The root of the problem isn’t really using the wrong products or even doing things the wrong way. It really boils down to motivation. Builders are motivated to build to code when they know they’ll have to pass inspections. They’re motivated to build energy efficient houses when there’s demand for them. They’re motivated to build houses without comfort or moisture or IAQ problems when they’ve had too many callbacks to fix those problems.

Of the 61 items on this list, there’s only one I would definitely like to see banned: ventless gas fireplaces. I’d like to see less of some of the others or better ways of doing them, but I think the real problem is getting home builders and other stake holders — including home buyers — motivated properly.

And the good news is, as Joe Lstiburek likes to say, the gap between stupid and hurt is narrowing.


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This Post Has 24 Comments

  1. I know a lot of this stuff
    I know a lot of this stuff was in jest, but I have been trying to design a wall detail without the rim joist. Slab on grade is easy, but most people want full basements in this area. My idea was using a top-mounted joist hanger attached to the sill plate to avoid the rim joist. But every wall detail I have found online has a rim joist. Is the rim joist just a necessary evil?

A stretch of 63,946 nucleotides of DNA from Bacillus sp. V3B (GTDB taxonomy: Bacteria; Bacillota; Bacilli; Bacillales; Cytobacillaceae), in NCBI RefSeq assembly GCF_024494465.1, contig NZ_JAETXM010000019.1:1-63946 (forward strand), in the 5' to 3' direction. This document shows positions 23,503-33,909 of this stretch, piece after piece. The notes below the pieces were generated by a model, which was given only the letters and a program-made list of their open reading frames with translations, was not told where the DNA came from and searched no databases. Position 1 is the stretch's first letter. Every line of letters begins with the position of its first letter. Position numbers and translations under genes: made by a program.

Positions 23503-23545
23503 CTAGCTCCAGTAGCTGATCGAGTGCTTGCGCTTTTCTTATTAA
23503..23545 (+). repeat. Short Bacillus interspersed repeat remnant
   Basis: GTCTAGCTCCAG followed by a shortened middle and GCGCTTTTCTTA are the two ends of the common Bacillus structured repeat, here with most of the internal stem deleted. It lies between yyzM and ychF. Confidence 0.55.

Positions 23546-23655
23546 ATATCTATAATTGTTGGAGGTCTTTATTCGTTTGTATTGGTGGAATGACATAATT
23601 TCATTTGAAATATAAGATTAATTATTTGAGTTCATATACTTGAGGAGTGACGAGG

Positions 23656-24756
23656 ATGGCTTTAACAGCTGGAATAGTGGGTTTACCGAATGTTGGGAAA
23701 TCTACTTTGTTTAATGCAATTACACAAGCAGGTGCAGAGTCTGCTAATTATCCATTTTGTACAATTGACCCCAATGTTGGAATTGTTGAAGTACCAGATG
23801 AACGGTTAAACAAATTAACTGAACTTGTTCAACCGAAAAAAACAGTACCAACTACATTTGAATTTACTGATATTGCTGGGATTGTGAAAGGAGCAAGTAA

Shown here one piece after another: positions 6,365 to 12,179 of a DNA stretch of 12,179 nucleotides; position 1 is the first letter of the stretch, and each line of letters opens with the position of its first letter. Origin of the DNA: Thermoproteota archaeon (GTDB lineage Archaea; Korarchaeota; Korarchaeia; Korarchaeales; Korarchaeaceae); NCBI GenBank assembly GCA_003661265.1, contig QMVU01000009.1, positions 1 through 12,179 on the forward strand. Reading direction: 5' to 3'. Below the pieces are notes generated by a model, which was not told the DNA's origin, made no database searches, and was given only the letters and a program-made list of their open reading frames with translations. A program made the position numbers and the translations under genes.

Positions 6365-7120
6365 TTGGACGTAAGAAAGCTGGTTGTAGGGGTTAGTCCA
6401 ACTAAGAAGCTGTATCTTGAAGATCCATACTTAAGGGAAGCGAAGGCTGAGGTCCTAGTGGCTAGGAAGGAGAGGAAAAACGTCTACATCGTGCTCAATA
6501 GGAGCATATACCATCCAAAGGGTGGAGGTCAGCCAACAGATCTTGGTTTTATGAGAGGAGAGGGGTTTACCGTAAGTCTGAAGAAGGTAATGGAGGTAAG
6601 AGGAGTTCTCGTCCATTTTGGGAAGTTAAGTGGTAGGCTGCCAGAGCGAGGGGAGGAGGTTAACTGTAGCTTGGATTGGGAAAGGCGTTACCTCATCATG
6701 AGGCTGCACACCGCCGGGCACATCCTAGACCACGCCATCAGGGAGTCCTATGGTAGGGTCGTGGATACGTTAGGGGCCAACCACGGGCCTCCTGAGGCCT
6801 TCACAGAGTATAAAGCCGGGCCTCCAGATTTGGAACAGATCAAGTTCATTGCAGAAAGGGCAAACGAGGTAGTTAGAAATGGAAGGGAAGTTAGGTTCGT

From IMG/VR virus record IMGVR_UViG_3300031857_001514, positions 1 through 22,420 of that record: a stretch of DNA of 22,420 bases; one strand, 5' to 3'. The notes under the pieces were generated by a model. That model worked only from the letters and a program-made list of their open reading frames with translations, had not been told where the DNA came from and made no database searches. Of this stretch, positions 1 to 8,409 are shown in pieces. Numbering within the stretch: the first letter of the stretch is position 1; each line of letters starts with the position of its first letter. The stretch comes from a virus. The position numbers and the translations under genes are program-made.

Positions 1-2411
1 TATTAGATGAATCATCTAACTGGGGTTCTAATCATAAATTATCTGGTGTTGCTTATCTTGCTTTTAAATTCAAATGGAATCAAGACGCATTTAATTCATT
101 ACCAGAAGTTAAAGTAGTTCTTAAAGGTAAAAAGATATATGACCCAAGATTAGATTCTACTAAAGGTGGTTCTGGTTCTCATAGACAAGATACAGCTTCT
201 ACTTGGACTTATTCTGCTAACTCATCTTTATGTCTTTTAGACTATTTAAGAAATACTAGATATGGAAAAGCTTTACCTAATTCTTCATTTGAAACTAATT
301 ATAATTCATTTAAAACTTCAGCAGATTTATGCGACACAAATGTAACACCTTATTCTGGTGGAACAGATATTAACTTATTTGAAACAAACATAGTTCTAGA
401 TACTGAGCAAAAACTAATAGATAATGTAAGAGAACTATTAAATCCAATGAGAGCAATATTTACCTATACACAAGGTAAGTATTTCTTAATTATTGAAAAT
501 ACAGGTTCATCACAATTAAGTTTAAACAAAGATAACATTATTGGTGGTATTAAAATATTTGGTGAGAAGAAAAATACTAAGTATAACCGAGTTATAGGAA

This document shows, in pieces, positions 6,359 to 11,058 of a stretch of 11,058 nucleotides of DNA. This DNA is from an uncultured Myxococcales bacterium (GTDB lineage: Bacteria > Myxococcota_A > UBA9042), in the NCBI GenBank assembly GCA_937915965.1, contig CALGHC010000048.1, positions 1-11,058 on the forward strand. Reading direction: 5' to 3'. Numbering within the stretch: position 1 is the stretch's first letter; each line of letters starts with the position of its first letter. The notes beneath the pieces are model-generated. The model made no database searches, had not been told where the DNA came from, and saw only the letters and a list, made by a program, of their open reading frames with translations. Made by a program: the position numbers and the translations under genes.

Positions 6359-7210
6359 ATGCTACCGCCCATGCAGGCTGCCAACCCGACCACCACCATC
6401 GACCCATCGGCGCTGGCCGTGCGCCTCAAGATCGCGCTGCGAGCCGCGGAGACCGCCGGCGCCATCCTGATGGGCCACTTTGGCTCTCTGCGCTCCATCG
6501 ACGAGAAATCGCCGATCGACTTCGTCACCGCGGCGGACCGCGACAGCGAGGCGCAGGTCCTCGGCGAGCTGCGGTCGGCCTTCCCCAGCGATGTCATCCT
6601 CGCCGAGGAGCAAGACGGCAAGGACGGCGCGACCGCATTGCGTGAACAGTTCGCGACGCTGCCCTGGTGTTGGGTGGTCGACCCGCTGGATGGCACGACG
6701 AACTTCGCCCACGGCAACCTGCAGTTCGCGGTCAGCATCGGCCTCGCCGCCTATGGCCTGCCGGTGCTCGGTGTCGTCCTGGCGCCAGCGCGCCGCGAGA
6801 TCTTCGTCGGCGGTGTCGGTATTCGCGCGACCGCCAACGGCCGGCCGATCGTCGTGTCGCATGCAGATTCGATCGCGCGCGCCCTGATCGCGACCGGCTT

1. If you accept Allison’s
      If you accept Allison’s recommendation of 12″ walls, then I have a some ideas for you to explore. I would suggest a double-wall (2×6 & 2X4) with an ICF foundation. An interior band joist can be hung off of the exterior 2X6 wall and floor joists can be hung off of that band offset from the exterior studs. There are a lot of additional details with vapor/air barriers and window & door openings, but I could write a book here to explain it all. I do not believe in eliminating band joists for structural reasons (including convincing a code officer that you don’t need one), but there are ways to pretty effectively insulate them.